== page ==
“With Chechnya, the main headache is a strong leader who is not controllable, but at least he is in charge,” said Pavel K. Baev, a senior researcher at the International Peace Research Institute, which is based in Oslo. “In Dagestan, the problem is that there is a loss of control that is moving toward violence of another kind, which is stronger and stronger, and spiced with Islamic fundamentalism.”

“There is no other kind of order,” Mr. Baev said. “Only the fundamentalists can present themselves as honest men.”

Dagestan, one of the most heavily subsidized of Russia’s regions, should be able to support itself. It has oil and gas reserves, like neighboring Azerbaijan, and once lucrative vineyards and fisheries. The sandy coastline itself, stretching 250 miles along the Caspian Sea, should be a moneymaker in a beach-starved colossus like Russia.

But the beaches around Makhachkala (pronounced ma-HACH-ka-la), a city of 466,000, offer a primer in what has gone wrong. Tycoons have chopped up much of the coast for private mansions, and local residents complain that the public beaches that remain are too dirty and ill kept to enjoy. As for tourists, Makhachkala’s mayor, Said D. Amirov — who now uses a wheelchair as a result of an assassination attempt — put it this way: “You can’t develop tourism when you have a murder every day.”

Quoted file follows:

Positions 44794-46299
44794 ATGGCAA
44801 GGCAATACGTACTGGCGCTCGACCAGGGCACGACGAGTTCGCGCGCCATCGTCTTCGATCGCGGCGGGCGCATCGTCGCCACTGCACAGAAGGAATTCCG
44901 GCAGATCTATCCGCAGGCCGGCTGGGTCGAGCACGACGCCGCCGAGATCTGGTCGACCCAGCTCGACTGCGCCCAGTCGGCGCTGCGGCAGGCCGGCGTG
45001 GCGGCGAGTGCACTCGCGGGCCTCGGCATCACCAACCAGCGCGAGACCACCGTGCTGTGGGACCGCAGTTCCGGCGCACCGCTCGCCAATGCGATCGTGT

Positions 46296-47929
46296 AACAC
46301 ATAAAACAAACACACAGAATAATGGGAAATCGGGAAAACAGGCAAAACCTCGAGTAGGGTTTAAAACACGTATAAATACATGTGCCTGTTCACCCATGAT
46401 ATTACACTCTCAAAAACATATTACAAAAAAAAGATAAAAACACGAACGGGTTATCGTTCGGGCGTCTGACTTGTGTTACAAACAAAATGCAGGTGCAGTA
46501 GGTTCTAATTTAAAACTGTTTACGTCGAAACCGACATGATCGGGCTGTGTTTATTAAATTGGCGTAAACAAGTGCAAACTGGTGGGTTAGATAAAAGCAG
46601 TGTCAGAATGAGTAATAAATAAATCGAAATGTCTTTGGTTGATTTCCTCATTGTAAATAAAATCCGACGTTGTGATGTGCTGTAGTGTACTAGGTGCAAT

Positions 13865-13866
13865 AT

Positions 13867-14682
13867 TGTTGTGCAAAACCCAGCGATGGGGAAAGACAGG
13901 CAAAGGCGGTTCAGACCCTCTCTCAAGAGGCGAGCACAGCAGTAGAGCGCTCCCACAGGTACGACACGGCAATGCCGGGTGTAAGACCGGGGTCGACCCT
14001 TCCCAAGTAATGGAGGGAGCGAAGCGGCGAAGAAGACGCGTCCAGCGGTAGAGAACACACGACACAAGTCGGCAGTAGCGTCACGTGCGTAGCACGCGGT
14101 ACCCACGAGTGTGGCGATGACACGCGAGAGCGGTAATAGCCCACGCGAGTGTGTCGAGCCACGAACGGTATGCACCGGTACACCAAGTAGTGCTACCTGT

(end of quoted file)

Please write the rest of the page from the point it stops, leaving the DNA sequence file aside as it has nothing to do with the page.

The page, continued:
There has always been competition for power in Dagestan, which is cobbled together out of more than 30 ethnic groups, but with the Soviet collapse it turned violent. The first time an official was assassinated, in 1992, people were so outraged that thousands demonstrated to demand that the killers be punished. Over the next decade, though, killings of officials, religious leaders, lawyers, journalists and police officers became commonplace.